This course is an investigation and extension of the theoretical aspects of elementary calculus. Topics include mathematical induction, real numbers, sequences, functions, limits, and continuity. The workshop will focus on helping students develop skill in writing proofs.

3 
MATH441 
Abstract Algebra I
This course covers basic set theory, number theory, groups, subgroups, cyclic and permutation groups, Lagrange and Sylow theorems, quotient groups, and isomorphism theorems. Group Theory finds applications in other scientific disciplines like physics and chemistry.

3 
Program Electives 
12  
LAS Perspective 4 (social) 
3  
LAS Immersion 1, 2 
6  
LAS Elective 
3  
Wellness Education* 
0  
Fourth Year  
MATH421 
Mathematical Modeling (WI)
This course explores problem solving, formulation of the mathematical model from physical considerations, solution of the mathematical problem, testing the model and interpretation of results. Problems are selected from the physical sciences, engineering, and economics.

3 
MATH602 
Numerical Analysis I
This course covers numerical techniques for the solution of nonlinear equations, interpolation, differentiation, integration, and matrix algebra.

3 
MATH606 
Graduate Seminar I
The course prepares students to engage in activities necessary for independent mathematical research and introduces students to a broad range of active interdisciplinary programs related to applied mathematics.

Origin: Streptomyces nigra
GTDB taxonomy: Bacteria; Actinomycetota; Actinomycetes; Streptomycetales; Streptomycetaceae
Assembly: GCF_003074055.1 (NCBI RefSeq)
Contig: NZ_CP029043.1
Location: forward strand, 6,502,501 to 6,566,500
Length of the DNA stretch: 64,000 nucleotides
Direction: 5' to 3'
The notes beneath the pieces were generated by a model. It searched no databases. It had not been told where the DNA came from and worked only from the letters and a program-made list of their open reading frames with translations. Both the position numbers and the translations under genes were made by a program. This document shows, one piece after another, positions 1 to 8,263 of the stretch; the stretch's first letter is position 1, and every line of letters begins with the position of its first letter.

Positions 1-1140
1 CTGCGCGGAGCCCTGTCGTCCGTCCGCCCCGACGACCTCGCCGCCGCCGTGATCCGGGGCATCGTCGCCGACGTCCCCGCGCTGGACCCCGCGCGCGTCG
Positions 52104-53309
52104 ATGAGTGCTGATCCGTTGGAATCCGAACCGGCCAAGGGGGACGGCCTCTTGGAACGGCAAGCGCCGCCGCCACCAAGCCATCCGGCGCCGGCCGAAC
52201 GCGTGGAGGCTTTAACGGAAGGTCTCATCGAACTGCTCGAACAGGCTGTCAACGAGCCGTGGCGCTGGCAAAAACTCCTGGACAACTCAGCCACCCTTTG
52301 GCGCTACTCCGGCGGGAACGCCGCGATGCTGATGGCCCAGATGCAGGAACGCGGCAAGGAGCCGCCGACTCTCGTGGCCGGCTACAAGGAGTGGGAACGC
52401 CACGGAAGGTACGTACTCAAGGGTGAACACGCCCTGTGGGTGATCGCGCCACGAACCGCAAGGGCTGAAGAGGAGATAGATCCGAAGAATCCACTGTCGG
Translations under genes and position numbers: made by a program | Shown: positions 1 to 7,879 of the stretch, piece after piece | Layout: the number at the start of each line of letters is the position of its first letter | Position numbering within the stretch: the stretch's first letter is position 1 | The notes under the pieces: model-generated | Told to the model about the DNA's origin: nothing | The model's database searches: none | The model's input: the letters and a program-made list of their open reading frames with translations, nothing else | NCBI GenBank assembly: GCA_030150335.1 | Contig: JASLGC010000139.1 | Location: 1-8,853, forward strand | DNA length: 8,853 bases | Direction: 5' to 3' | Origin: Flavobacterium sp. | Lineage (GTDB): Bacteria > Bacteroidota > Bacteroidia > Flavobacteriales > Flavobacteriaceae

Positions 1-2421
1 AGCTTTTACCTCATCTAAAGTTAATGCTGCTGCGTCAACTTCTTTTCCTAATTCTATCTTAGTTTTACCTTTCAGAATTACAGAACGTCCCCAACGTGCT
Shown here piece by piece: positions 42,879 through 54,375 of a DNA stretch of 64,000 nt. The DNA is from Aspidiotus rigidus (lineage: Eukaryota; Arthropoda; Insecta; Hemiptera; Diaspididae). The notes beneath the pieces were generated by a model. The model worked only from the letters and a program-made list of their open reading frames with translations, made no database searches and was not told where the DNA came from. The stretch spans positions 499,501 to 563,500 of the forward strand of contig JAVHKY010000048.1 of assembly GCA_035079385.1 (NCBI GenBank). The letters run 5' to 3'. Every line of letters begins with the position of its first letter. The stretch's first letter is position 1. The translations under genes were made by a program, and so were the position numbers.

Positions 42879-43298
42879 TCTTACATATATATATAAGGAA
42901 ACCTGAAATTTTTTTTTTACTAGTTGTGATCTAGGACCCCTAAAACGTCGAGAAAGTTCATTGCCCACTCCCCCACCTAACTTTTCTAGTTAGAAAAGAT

1 
MATH607 
Graduate Seminar II
This course is a continuation of Graduate Seminar I. It prepares students to engage in activities necessary for independent mathematical research and introduces them to a broad range of active interdisciplinary programs related to applied mathematics.

1 
Math Graduate Core Courses 
6  
Free Electives 
6  
LAS Immersion 3 
3  
LAS Elective 
3  
Program Electives 
6  
Fifth Year  
MATH790 
Research & Thesis
Masterslevel research by the candidate on an appropriate topic as arranged between the candidate and the research advisor.

4 
Math Graduate Core Course 
3  
Graduate Electives 
12  
Total Semester Credit Hours  146 
Please see General Education Curriculum–Liberal Arts and Sciences (LAS) for more information.
(WI) Refers to a writing intensive course within the major.
* Please see Wellness Education Requirement for more information. Students completing bachelor's degrees are required to complete two different Wellness courses.
‡ Students will satisfy this requirement by taking either a 3 or 4credit hour lab science course. If a science course consists of separate lecture and laboratory sections, the student MUST take both the lecture and lab portions to satisfy the requirement. The lecture alone will not fulfill the requirement.